Mississippi tallies first modernization win while juggling demands of cybersecurity

Cyber is always going to be at the top, said Billy Rials, Mississippis state enterprise architect.

As the state surveys its future, Rials explained during the National Association of State Technology Directors2016 annual conference, new challenges surrounding a millennial workforce, never-ending system modernization and adoption of new technologies wont be outmatched by the priority placed on cybersecurity.

An important component of Mississippis cybersecurity posture in the future will be improving user awareness of how to keep their devices andstatenetworks safe, Rials explained. Even though everyone should know about these things by now, he said they dont. So the state will continue its cybersecurity education campaign.

Beyond cyber, Rials said, Mississippis top priorities for the near future also include planning the state IT department’senterprise strategy and working to speed updisaster recovery initiatives.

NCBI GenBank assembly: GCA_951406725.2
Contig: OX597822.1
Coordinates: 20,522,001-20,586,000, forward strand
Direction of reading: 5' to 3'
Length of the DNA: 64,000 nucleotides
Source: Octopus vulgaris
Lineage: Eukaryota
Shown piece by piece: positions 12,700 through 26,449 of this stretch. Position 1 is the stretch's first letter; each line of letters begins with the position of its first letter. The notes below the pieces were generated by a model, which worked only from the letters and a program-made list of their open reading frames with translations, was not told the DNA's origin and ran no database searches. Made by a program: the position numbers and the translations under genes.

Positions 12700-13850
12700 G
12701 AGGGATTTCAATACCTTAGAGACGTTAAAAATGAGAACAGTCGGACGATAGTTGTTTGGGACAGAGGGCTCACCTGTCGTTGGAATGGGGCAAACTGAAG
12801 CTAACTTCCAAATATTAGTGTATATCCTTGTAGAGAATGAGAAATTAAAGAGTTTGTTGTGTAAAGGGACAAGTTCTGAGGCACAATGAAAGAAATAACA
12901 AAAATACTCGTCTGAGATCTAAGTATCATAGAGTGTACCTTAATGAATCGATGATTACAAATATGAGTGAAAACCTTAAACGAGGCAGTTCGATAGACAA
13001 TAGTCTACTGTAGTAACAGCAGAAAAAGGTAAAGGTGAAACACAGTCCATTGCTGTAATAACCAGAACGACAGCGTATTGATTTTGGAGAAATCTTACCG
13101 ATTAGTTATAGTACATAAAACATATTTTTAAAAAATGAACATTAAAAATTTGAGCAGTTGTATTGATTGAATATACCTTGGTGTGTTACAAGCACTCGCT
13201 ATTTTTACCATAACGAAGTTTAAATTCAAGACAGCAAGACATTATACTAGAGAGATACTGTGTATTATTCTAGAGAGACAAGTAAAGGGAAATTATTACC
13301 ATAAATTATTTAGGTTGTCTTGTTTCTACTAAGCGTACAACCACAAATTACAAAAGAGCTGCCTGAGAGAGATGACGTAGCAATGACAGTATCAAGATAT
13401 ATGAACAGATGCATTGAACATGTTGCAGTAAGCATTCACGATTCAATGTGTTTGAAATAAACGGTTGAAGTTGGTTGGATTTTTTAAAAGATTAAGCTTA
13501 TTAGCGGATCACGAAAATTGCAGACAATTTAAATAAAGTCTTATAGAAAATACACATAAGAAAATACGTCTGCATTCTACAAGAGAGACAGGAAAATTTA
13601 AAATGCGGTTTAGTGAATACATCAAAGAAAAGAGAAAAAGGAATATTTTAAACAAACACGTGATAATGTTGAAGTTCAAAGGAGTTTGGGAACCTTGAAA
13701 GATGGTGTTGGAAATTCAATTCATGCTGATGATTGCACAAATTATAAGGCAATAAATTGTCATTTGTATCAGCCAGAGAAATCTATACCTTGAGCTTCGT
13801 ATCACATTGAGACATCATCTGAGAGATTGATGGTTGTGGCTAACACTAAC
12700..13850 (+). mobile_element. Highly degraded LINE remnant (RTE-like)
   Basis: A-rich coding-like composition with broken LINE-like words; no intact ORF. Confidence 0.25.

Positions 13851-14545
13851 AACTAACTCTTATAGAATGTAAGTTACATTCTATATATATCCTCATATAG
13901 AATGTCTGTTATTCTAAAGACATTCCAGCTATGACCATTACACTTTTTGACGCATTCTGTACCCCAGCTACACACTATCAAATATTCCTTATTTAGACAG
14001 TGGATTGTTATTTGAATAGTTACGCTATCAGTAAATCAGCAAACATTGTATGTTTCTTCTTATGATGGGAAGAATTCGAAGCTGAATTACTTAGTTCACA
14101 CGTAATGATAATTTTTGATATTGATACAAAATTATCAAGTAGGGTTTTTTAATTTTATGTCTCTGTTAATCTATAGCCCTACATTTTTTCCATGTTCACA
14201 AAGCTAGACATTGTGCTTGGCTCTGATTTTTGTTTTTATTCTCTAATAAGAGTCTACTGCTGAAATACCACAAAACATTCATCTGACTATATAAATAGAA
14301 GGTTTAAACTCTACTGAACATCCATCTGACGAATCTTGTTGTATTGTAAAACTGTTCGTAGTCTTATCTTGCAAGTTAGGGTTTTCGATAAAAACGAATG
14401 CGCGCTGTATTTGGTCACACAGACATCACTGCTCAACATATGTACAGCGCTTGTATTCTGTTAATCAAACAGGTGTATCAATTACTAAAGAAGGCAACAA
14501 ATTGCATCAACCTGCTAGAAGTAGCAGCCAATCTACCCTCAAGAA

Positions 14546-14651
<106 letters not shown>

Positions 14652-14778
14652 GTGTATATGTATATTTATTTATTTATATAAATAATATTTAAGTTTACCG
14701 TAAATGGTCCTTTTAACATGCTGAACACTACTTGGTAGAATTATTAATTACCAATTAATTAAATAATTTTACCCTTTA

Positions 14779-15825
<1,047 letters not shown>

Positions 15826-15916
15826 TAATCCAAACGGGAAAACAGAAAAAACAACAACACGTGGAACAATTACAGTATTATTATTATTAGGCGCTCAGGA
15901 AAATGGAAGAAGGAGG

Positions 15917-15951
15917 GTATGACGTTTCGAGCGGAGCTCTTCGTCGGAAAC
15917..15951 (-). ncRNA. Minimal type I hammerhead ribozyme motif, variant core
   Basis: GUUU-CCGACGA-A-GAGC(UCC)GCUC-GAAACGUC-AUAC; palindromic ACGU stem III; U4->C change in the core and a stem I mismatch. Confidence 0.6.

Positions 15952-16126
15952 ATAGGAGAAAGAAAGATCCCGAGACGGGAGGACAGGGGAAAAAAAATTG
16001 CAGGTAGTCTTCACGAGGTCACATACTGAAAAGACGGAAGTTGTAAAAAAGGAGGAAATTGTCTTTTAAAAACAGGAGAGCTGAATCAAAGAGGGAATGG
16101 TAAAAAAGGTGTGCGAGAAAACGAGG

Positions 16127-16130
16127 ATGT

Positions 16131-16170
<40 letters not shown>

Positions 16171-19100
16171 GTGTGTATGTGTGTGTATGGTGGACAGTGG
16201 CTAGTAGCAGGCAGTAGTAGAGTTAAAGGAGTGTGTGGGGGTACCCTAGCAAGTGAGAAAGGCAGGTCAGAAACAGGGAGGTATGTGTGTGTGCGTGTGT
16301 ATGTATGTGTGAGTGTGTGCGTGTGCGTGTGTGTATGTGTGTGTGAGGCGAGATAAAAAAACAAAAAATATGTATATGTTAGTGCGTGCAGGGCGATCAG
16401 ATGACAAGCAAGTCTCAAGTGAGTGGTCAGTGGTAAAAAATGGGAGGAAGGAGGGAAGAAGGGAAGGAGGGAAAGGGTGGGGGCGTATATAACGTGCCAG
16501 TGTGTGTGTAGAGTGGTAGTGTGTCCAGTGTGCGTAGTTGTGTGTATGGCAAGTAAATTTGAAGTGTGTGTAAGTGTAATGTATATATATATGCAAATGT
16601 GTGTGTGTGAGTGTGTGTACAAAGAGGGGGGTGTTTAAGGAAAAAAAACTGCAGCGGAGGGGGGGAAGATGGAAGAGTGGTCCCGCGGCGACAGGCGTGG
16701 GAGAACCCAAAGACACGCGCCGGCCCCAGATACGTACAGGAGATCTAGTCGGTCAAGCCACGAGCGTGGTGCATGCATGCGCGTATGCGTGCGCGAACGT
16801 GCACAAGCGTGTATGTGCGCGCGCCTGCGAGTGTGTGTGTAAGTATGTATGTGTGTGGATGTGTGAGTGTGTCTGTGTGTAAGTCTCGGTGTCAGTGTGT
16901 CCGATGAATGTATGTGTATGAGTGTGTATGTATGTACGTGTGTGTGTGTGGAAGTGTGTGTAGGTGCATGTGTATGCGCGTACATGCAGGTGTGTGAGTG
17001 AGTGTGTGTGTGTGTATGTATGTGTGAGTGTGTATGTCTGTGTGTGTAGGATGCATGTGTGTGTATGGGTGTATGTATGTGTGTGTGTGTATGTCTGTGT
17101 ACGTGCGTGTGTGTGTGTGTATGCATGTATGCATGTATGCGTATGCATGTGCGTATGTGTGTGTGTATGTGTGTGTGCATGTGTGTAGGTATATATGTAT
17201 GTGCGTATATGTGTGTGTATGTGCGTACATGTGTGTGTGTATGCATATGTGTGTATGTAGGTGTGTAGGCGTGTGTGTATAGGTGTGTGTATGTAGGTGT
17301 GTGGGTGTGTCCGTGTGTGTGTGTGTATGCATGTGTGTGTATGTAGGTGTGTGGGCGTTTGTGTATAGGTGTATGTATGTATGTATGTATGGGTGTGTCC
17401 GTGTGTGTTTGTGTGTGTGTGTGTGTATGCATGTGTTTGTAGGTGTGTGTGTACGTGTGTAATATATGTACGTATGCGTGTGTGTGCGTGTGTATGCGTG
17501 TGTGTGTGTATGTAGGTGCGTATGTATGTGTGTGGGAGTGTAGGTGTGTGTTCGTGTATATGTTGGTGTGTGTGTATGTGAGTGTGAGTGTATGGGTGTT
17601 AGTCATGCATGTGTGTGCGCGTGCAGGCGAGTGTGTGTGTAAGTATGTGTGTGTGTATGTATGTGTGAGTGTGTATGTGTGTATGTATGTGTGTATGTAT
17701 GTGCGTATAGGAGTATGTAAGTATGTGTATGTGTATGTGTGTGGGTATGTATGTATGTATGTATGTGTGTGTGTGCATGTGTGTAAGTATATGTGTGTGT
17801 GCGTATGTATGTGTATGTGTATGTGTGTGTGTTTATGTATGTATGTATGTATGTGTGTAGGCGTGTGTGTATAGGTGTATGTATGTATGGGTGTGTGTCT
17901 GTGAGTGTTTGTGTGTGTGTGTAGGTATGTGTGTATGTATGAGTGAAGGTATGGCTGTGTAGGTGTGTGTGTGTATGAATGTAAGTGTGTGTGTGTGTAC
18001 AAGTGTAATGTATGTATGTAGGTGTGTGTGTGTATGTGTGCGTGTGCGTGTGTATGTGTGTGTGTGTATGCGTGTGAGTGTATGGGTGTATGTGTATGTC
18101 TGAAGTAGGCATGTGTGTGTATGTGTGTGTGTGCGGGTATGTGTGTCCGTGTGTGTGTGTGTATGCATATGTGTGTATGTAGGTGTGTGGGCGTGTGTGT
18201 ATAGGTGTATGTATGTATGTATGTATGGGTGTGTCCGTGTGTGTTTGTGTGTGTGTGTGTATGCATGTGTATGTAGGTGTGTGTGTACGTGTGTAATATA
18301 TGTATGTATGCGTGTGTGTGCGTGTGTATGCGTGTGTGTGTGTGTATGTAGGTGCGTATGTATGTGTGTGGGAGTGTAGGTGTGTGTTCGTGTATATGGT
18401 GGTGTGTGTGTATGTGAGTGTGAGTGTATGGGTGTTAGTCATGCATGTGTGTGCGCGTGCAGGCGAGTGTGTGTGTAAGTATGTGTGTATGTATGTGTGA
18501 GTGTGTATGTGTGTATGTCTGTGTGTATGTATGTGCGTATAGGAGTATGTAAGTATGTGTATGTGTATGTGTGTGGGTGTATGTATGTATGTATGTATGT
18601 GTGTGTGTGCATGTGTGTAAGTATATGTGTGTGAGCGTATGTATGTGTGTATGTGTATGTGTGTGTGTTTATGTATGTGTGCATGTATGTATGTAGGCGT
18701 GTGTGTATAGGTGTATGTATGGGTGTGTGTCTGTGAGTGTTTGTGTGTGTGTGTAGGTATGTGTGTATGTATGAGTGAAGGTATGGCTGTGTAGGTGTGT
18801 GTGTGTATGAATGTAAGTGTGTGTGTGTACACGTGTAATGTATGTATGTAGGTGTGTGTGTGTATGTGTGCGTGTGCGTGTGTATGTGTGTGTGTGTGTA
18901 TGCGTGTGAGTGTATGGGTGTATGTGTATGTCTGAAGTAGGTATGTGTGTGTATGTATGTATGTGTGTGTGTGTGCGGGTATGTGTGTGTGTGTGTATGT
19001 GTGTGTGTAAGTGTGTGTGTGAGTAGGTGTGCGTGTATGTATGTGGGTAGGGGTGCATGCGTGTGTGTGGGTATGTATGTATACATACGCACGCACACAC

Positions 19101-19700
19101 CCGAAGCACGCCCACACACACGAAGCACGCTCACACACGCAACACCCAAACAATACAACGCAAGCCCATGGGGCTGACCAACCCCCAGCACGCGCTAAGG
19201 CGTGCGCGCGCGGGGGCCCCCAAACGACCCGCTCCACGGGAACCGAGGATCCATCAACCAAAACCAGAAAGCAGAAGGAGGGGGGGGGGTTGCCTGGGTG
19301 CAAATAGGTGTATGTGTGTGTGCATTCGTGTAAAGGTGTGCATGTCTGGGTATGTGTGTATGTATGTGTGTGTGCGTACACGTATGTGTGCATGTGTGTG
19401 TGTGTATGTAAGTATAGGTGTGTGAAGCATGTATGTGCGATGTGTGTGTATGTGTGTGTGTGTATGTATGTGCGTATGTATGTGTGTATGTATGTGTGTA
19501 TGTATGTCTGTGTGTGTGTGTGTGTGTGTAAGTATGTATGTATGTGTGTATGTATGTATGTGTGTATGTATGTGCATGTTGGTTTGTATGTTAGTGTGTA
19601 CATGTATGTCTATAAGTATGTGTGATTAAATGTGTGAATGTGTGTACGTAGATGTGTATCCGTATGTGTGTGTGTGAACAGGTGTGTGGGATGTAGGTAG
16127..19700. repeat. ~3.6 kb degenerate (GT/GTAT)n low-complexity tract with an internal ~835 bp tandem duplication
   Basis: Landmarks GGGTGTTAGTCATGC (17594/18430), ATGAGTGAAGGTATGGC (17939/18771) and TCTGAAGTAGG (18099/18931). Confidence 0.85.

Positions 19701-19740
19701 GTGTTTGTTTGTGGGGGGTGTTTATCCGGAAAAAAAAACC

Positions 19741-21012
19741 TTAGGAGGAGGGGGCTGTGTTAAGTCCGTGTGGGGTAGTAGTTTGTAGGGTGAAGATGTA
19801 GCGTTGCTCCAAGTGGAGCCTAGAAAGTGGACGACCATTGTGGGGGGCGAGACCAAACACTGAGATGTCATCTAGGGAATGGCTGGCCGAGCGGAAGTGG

[Its] enterprise architecture, common tools, working toward a centralized governance for managing their federated government organization, Rials said. [Were] aligning organizational goals with tech.

The previous standard of a 72-hour turnaround on disaster recovery isnt good enough any more, Rials said, and Mississippi’s new goal is to reduce that time to minutesinstead.

After a few false starts, the state now has a grasp on system modernization and theyre on the upswing, Rials said. The Department of Revenues recent modernization of its tax collection system was the states first successful modernization, he said. The Department of Human Services is also updating its platforms and abandoning legacy mainframe systems, allowing connectivity with modern public-facing systems that enable new avenues of citizen engagement.

And as with most state IT offices, Mississippis Department of Information Technology Services has it has its eye ona long list of technologies new and old. Cloud-based systems, Internet of Things implementations, and new partnerships with vendors and higher learning institutions are all on the states radar, he said. But the biggest challenge of being a state IT office, he said,is that theyre a state IT office.

In any kind of government theres challenges of the speed of government balancing with the speed of IT, Rials said. The speed of IT is changing very, very rapidly. Its a landscape out there and our citizens are expecting new, innovative services, faster delivery of those services and more ways to integrate those with their cell phones, houses and tablets. They want government not to be the traditional four walls it used to be.